West 38th Avenue to Get Enhancements

By Allen Cowgill

The public is invited to suggest improvements for the stretch of West 38th Avenue from Fox Street to Sheridan Boulevard. Pictured here, a westward view of 38th from Inca Street, near Fox. Photo by Kathryn White

In the coming years, West 38th Avenue will look a bit different on a 3-mile stretch between Sheridan Boulevard and Fox Street. 

The road has been identified for improvements for safety; better biking, walking and transit; and green infrastructure. On Feb. 15, Denver’s Department of Transportation and Infrastructure (DOTI) kicked off a year-long community engagement, planning and design process with a public meeting. Around 100 people showed up for the meeting on Zoom.

West 38th Avenue is on Denver’s high-injury network, or the small percentage of city streets that account for a disproportionate number of injuries. Since September 2018, there have been 23 serious injury crashes and six fatal crashes on West 38th. 

Two of the six fatalities were pedestrians and one was bicyclist Logan Rockline, who was killed in a December 2022 hit-and-run while on his way to dinner. 

The project hopes to address these safety issues with new infrastructure and improvements to the road, especially for pedestrians, transit users and people who bike. 

In addition to crashes, residents called out that the street can just be uncomfortable for pedestrians. The current walking environment on the street is less than great. With sidewalks that are often substandard in terms of width, positioned uncomfortably close to the road and are often covered in snow during the winter when plows push snow from the road onto them. One meeting participant, Ken Auge, mentioned “someone almost ran over my 90-year-old mother at 38th and Tennyson.”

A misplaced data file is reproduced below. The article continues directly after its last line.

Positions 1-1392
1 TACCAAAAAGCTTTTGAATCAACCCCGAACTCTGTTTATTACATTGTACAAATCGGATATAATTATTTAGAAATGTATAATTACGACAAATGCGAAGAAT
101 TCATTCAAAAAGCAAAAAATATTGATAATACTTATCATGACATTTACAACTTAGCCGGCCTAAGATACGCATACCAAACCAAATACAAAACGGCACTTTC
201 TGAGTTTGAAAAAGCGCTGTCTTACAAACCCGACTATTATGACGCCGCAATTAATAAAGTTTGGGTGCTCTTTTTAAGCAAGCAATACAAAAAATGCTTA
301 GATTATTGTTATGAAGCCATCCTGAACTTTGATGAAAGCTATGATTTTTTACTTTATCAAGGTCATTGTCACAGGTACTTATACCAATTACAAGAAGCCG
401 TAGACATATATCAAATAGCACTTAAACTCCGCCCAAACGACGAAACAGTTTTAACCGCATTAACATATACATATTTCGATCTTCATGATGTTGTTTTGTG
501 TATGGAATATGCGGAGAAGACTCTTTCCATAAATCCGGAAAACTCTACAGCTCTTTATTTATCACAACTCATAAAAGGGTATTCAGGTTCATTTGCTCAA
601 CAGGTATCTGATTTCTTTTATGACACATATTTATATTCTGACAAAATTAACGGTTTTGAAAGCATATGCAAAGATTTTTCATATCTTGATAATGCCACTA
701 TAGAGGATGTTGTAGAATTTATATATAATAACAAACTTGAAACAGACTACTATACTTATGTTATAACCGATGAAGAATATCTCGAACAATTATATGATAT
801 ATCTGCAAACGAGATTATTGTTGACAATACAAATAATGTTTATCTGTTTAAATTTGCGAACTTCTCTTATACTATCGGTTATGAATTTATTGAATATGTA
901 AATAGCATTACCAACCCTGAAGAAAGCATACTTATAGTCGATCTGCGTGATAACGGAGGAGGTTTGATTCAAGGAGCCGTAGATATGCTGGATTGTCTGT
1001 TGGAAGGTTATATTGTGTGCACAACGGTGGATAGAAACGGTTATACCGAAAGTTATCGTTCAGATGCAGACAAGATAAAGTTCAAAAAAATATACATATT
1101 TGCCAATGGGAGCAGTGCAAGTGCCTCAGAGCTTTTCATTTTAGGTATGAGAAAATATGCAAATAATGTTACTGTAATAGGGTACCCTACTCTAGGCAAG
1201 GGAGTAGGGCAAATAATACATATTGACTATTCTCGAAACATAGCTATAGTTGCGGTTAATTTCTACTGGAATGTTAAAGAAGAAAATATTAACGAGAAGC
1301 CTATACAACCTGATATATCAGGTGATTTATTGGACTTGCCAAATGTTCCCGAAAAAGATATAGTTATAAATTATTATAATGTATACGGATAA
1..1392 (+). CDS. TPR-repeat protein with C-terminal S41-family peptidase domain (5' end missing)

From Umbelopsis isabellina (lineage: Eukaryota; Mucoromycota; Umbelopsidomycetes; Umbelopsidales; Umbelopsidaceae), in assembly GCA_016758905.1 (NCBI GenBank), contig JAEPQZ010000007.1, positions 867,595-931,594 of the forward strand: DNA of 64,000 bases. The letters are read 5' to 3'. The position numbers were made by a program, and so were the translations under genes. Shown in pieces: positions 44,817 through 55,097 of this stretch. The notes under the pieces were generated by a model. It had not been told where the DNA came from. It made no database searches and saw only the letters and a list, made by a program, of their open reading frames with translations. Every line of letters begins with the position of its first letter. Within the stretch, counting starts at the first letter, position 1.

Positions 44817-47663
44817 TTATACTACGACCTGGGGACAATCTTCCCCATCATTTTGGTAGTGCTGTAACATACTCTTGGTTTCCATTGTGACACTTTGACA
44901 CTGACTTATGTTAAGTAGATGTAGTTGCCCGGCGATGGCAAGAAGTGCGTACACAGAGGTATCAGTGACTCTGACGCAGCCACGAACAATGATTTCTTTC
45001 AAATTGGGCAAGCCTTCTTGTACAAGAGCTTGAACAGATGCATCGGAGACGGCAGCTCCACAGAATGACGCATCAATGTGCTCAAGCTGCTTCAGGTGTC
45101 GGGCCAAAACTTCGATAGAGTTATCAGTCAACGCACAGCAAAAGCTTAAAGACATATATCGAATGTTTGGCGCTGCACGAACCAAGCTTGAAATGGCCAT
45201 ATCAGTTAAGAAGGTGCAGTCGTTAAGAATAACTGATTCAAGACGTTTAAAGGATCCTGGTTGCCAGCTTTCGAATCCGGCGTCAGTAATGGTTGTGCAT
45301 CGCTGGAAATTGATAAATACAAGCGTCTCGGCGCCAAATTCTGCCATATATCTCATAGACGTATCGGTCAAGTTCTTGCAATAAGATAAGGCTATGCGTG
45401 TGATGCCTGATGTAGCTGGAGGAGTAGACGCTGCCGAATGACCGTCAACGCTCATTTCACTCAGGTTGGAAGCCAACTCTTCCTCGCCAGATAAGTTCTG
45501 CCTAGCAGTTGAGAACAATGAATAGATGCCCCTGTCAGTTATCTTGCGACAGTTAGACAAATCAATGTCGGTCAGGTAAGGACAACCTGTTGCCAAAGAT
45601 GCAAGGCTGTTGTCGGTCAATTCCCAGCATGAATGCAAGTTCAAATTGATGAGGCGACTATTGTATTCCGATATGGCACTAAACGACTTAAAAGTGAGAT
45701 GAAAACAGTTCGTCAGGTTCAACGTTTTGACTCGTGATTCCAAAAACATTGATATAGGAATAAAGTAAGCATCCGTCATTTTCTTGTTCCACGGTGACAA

During the meeting, widening sidewalks and improving bus stops were the highest priorities attendees indicated in an online poll. Various residents also mentioned a desire for red light and speed cameras to make the street safer.

Residents will have two more opportunities to give their input at public meetings. The next one will be this summer, when DOTI planners will discuss potential tradeoffs and gather input for potential design options. Based on that input, in the fall or winter DOTI will present a preferred design alternative for the corridor for residents to comment on. Near-term, low-cost, quick-build changes will start to show up on the avenue as early as 2025.

In terms of mobility, West 38th Avenue has been identified for an upgrade to a bus rapid transit corridor (BRT). It will join streets like Federal and East Colfax, where dedicated lanes and improved bus stops will allow buses to move more quickly. 

Today the 38 RTD bus runs east-west along the corridor and serves as the main connection into downtown. Planners have identified the stops at Sheridan Boulevard and Federal Boulevard to be the two busiest in terms of daily boardings because they intersect with other high volume bus routes. 

Jason Miller, one of the consultants on the project from Fehr & Peers, discussed that RTD route 38 has problems with on-time performance. They like to see 80% or higher on-time performance. The 38 was greater than four minutes late nearly 70% of the time during the afternoon rush hour. Dedicated BRT would increase on-time performance, allowing buses to go around vehicle traffic in a dedicated lane. That said, residents may have to wait a few more decades as planners indicated BRT won’t be ready until the 2030s or potentially even the 2040s.

DOTI is requesting community input through an online survey that is open through March 31. It can be found at bit.ly/w38thavesurvey

Residents who want to be kept up to speed on the project can sign up for email updates by following this link. They may also contact DOTI project manager Phoebe Fooks at phoebe.fooks@denvergov.org with any questions.

Allen Cowgill is the City Council District 1 appointee to the DOTI Advisory Board, where he serves as the board co-chair.

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